Can I Sue My Employer for Denying Workers’ Comp?
Employees who suffer injuries or develop medical conditions at work, such as lung disease or cumulative trauma, are often eligible for workers’ compensation in Des Moines, IA. However, what can the victim do if their employer or insurance company denies the claim? Can they sue their employer? Do they need to hire a Des Moines workers comp attorney?
An employee’s course of action depends on the reasons for the denial. The workers’ comp system works by allowing employees to receive benefits without proving negligence. In exchange, they can’t sue or file lawsuits
against employers for work injuries.
If the employer denied the claim with a valid legal reason, the victim’s only recourse might be an appeal. This page describes the reasons why employers deny claims and the steps employees could take.
What Are the Reasons Employers Deny Workers’ Comp Claims?
Insurance companies and employers often search for any possible means to deny a workers’ compensation claim. However, they only do it if the reason is valid under the law. Some common reasons for why employers might deny claims are:
The Employee Missed the Deadline
Victims looking to receive workers’ compensation benefits need to report their ailment or injury as soon as it happens. For cases of workers’ compensation in Des Moines, IA, employees have up to 90 days to inform their employer that they sustained an injury.
If the victim misses this deadline, the employer might deny the claim. In some states, failing to report an injury doesn’t merit a denial as long as the boss is aware that the incident occurred. Regardless, it’s essential to file the claim on time.
The Injury Isn’t Work-Related
Occasionally, employers might dispute whether their employees’ injuries occurred while they were at work. They might argue that the victim was misbehaving or that the health condition didn’t develop due to a work accident or exposure.
It’s crucial to gather evidence supporting the workers’ compensation claim. Eyewitness accounts might be helpful, as is having medical evidence. If the treating doctor attributed the condition to work, but the insurance company continues to disagree, the victim may have to get an independent medical examination to get another opinion.
The Employees Injuries Aren’t Severe Enough
Workers’ comp benefits victims with severe injuries that require time off from work and medical treatment. Employees might have delayed injuries or chronic conditions that allow them to continue working in some cases, even if they’re enduring some impairment or pain.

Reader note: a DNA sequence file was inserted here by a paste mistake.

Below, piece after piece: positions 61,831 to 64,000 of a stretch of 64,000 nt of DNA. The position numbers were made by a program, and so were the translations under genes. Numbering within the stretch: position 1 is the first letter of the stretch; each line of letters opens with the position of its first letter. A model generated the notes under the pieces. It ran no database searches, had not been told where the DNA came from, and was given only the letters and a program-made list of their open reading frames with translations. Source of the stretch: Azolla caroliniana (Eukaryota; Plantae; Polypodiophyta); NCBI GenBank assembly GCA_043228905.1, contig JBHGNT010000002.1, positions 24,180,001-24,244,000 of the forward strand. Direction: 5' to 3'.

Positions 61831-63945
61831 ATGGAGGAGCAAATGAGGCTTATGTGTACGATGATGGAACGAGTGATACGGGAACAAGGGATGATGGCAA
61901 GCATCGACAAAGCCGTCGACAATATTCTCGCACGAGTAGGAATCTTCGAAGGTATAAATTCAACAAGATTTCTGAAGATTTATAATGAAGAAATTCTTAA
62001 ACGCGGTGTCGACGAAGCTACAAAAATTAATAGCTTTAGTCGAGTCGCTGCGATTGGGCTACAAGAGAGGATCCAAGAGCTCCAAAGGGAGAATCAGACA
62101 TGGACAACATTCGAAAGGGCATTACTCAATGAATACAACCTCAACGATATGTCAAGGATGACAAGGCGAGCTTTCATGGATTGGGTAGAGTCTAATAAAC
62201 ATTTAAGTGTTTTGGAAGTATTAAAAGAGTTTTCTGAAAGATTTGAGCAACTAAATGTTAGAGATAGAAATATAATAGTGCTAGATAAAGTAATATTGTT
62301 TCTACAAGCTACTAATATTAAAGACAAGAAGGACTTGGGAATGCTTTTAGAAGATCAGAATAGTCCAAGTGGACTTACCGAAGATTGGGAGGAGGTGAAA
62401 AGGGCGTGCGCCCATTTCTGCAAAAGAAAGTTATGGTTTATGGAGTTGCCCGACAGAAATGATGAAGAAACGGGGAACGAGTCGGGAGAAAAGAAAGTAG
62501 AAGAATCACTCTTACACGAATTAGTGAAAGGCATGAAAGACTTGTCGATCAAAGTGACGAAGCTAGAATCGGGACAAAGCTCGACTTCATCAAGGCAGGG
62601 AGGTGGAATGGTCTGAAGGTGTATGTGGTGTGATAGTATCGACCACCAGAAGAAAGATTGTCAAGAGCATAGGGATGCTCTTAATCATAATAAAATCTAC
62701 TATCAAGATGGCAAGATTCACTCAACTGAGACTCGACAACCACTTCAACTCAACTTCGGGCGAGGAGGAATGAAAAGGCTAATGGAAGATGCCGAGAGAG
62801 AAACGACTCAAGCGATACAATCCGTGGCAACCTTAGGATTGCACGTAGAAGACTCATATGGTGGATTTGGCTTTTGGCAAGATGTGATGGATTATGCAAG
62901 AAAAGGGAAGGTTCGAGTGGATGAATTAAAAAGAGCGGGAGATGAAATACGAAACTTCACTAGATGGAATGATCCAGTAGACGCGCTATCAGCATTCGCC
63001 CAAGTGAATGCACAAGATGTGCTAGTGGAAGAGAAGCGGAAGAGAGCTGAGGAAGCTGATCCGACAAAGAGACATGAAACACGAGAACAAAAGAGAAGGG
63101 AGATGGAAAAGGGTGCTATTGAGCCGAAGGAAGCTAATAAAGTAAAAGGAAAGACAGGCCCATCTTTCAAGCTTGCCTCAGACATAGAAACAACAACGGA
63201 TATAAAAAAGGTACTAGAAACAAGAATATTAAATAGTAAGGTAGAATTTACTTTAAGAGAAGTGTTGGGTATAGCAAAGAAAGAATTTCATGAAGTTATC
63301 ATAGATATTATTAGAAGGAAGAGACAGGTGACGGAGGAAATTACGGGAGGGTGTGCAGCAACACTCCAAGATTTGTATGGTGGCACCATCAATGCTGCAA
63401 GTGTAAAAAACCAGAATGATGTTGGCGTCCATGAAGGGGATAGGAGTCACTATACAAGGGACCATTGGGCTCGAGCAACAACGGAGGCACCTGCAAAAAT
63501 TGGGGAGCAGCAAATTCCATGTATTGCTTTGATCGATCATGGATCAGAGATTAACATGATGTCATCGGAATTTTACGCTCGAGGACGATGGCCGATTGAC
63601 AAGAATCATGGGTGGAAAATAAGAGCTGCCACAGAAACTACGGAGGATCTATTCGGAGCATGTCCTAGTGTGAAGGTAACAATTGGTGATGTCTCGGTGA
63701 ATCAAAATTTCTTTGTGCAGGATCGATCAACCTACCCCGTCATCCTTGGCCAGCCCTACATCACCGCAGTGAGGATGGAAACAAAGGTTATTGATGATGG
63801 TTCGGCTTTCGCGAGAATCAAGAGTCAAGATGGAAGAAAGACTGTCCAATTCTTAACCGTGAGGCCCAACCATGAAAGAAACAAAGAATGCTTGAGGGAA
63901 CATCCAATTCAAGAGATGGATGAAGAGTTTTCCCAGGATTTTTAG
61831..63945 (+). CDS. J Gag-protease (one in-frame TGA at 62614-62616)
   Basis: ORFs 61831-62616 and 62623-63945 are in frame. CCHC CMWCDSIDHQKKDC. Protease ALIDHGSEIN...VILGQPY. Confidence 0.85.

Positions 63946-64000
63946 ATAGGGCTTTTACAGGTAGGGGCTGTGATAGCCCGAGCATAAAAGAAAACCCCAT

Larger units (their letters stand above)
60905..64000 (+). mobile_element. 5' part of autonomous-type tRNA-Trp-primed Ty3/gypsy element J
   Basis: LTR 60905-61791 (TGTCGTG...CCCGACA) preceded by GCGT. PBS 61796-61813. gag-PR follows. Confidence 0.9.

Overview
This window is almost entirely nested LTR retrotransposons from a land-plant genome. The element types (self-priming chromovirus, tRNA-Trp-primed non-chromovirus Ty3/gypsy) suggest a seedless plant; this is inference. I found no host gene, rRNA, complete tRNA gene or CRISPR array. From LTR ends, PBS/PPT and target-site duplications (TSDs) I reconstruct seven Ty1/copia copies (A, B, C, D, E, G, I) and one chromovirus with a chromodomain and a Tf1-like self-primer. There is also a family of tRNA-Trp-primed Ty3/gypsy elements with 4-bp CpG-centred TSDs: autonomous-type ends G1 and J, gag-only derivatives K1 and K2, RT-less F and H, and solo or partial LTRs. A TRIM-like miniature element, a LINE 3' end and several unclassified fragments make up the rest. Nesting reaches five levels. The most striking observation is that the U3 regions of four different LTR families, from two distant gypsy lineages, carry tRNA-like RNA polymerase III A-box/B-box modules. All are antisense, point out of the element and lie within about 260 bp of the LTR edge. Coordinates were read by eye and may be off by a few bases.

In these scenarios, the insurance company or employee might challenge the claim’s severity and deny coverage. Employees who wish to avoid this should immediately report their injuries to their employers after suffering them and get treated.
The Victim Left the Job or Was Laid-Off
Insurers and employers deny claims that employees filed after being laid off or quitting. However, there are some exceptions to the rule. Victims are eligible for workers’ compensation in Des Moines, IA, if the injury occurred after receiving the termination notice but before their last day.
Having medical records of the injury proving that it occurred before termination also allows employees to file a claim. Should a person qualify for these exceptions, they might be able to contest the denial.
What Should You Do When Employers Deny Your Claim?
Employees shouldn’t give up their benefits because of their claim’s denial, but they shouldn’t act rashly either. The first step is to look at the mandatory letter that informs the employee of the denial, which should describe the reasons for it.
If the victim feels that it was simply a mistake, they can consider contacting the insurance claim agent to check whether it’s a solvable problem. However, this route rarely leads to a successful result unless the employer or insurance company makes a tremendous mistake and acknowledges it.
The typical course of action is to appeal the denial of the workers’ compensation in Des Moines, IA. This process involves filing a contested case petition with Iowa’s workers’ compensation commissioner and sending a copy to the insurance company. Once the commissioner receives the petition, they give the case to a deputy commissioner.
Afterward, the victim and insurance company can agree on a hearing date, where they submit legal evidence and arguments that support their positions. The deputy commissioner then reviews the evidence and emails the decision.
There are several reasons why employers might deny a workers comp for an employee. If there is a valid legal reason, a victim’s only option might be to file an appeal for the denial. Sometimes, the insurers, employers, and employees settle the issue quickly, but it can proceed to a hearing with a deputy commissioner on other occasions.